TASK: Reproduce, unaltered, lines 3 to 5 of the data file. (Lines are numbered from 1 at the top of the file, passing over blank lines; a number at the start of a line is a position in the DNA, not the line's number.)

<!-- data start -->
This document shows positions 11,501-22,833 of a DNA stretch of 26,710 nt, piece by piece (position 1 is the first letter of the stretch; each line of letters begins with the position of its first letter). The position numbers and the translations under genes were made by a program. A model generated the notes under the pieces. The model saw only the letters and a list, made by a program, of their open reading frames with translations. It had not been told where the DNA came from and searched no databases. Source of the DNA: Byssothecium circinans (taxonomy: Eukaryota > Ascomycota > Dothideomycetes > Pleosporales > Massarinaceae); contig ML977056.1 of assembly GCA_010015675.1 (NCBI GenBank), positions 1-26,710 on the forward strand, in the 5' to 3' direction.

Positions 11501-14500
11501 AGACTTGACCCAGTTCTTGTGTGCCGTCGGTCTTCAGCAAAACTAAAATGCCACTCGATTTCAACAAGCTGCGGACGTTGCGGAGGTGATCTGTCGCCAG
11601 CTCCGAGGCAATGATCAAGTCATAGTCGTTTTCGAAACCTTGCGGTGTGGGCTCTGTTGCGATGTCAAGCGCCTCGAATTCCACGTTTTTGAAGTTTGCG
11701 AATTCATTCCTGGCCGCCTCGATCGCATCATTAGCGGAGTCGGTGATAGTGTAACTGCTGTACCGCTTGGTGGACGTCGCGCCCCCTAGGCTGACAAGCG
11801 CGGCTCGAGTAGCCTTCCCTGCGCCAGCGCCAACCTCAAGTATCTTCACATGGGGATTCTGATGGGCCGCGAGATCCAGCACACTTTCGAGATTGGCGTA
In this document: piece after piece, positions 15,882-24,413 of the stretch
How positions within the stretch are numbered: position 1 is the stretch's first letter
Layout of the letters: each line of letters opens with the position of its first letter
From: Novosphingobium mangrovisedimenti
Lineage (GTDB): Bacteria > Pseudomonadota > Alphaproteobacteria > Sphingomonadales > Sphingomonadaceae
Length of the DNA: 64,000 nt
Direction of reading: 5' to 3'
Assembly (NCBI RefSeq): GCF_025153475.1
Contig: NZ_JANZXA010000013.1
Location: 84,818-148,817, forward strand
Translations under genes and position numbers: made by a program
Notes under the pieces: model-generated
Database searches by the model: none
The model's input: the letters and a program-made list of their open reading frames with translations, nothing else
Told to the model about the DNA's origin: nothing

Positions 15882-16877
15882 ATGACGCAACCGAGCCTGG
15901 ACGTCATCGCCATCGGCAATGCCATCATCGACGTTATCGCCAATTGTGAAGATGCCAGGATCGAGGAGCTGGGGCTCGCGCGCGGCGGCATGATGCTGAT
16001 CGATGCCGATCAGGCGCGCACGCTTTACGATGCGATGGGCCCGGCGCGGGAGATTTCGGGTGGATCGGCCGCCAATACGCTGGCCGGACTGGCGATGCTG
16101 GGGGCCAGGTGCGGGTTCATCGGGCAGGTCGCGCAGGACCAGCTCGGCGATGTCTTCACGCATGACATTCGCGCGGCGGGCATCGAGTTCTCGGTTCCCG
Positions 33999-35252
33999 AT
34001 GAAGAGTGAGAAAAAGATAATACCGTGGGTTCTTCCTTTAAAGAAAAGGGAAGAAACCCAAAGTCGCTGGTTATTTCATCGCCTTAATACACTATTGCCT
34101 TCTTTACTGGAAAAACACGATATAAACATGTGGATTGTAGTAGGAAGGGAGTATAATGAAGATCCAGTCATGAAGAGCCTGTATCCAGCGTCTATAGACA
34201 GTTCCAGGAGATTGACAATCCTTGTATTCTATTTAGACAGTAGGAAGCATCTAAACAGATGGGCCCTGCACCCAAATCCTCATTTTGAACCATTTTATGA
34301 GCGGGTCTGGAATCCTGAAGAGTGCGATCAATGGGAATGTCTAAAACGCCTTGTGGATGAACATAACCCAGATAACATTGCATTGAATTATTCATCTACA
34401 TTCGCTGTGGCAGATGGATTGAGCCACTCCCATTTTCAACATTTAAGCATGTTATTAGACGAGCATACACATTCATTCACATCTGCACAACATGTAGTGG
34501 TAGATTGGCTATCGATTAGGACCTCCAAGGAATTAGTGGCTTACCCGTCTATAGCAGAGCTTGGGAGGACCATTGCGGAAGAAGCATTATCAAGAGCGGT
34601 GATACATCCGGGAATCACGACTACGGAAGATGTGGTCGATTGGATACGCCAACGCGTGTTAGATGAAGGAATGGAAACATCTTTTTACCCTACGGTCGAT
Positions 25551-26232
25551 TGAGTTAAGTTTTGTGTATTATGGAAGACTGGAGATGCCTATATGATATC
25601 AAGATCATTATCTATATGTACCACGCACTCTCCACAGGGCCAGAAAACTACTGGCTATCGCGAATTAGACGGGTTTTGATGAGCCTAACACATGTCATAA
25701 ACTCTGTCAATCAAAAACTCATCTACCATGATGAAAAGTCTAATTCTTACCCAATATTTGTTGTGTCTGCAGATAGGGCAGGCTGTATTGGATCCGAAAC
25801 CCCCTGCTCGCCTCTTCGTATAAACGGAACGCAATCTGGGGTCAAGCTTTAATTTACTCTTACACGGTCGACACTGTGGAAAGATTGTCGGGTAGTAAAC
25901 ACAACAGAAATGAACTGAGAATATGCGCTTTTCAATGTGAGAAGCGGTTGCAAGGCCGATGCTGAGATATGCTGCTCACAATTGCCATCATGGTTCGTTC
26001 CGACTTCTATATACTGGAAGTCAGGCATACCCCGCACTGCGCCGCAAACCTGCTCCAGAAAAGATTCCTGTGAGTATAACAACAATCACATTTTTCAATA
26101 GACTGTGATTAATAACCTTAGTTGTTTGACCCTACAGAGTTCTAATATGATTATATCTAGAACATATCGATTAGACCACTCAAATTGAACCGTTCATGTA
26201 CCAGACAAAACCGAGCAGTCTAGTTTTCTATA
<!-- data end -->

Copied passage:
11501 AGACTTGACCCAGTTCTTGTGTGCCGTCGGTCTTCAGCAAAACTAAAATGCCACTCGATTTCAACAAGCTGCGGACGTTGCGGAGGTGATCTGTCGCCAG
11601 CTCCGAGGCAATGATCAAGTCATAGTCGTTTTCGAAACCTTGCGGTGTGGGCTCTGTTGCGATGTCAAGCGCCTCGAATTCCACGTTTTTGAAGTTTGCG
11701 AATTCATTCCTGGCCGCCTCGATCGCATCATTAGCGGAGTCGGTGATAGTGTAACTGCTGTACCGCTTGGTGGACGTCGCGCCCCCTAGGCTGACAAGCG